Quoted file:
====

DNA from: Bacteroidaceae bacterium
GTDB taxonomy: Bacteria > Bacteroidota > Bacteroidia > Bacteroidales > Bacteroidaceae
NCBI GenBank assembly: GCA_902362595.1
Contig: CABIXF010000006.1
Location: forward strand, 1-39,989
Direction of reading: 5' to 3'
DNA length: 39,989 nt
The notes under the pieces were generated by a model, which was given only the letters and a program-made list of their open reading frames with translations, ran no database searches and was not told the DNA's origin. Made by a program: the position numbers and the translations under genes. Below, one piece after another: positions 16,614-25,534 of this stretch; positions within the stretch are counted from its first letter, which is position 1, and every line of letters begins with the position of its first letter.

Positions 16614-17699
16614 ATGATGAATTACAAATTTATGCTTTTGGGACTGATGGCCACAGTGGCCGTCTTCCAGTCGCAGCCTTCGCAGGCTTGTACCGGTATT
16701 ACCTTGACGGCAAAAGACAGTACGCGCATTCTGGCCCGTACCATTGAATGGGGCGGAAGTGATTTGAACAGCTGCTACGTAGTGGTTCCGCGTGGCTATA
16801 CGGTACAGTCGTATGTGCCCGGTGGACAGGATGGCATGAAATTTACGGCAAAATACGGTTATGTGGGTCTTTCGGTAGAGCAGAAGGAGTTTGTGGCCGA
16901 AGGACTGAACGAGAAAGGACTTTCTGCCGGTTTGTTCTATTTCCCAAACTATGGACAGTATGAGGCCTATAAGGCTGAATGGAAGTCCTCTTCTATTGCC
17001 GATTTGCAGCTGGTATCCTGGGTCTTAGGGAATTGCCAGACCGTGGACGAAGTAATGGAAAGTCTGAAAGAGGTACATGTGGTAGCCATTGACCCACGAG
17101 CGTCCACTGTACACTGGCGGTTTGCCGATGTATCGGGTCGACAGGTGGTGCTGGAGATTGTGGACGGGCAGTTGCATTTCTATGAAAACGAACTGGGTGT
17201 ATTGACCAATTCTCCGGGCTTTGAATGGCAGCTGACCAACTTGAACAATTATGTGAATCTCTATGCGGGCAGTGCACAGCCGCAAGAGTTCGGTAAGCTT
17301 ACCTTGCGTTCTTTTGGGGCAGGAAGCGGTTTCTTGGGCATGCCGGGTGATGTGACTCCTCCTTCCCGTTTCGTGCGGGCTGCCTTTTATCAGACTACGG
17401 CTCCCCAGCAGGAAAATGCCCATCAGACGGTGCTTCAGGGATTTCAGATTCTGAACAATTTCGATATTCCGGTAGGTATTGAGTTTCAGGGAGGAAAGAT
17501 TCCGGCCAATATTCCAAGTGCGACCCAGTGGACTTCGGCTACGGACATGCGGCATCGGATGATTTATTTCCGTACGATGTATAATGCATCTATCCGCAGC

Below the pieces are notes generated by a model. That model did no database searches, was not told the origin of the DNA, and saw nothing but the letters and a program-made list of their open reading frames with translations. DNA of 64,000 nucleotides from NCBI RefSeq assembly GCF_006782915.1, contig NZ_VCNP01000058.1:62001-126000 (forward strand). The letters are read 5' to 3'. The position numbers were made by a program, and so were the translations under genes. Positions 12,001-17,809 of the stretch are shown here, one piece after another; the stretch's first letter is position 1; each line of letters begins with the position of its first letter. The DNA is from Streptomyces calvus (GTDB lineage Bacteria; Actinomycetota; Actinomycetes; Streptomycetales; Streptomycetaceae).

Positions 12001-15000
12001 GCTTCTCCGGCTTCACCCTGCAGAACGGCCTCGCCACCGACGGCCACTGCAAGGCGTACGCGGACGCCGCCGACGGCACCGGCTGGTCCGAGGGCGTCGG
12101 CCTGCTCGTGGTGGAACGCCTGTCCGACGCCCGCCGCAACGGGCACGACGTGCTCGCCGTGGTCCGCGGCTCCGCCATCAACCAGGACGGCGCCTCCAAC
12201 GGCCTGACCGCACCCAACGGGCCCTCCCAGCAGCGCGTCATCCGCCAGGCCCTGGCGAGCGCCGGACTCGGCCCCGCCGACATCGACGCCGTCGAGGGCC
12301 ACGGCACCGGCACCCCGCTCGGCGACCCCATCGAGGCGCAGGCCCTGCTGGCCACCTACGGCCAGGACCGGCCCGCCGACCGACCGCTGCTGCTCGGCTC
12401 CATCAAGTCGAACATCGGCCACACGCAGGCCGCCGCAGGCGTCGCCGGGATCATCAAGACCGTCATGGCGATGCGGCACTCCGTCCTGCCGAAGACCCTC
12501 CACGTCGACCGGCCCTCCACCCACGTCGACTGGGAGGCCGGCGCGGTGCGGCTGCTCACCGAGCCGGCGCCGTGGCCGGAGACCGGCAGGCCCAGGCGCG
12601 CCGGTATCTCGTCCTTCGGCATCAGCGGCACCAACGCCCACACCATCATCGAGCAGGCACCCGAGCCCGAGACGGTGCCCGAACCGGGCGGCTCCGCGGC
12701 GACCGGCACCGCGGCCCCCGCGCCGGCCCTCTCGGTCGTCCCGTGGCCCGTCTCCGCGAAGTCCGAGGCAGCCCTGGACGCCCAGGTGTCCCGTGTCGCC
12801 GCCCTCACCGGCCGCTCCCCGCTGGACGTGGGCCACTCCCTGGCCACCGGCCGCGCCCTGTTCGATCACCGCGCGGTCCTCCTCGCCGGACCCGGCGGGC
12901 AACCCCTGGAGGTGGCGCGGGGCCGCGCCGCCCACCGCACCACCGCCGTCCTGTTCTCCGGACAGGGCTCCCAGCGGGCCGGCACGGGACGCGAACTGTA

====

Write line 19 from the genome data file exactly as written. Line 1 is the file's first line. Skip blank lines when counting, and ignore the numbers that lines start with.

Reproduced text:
17501 TCCGGCCAATATTCCAAGTGCGACCCAGTGGACTTCGGCTACGGACATGCGGCATCGGATGATTTATTTCCGTACGATGTATAATGCATCTATCCGCAGC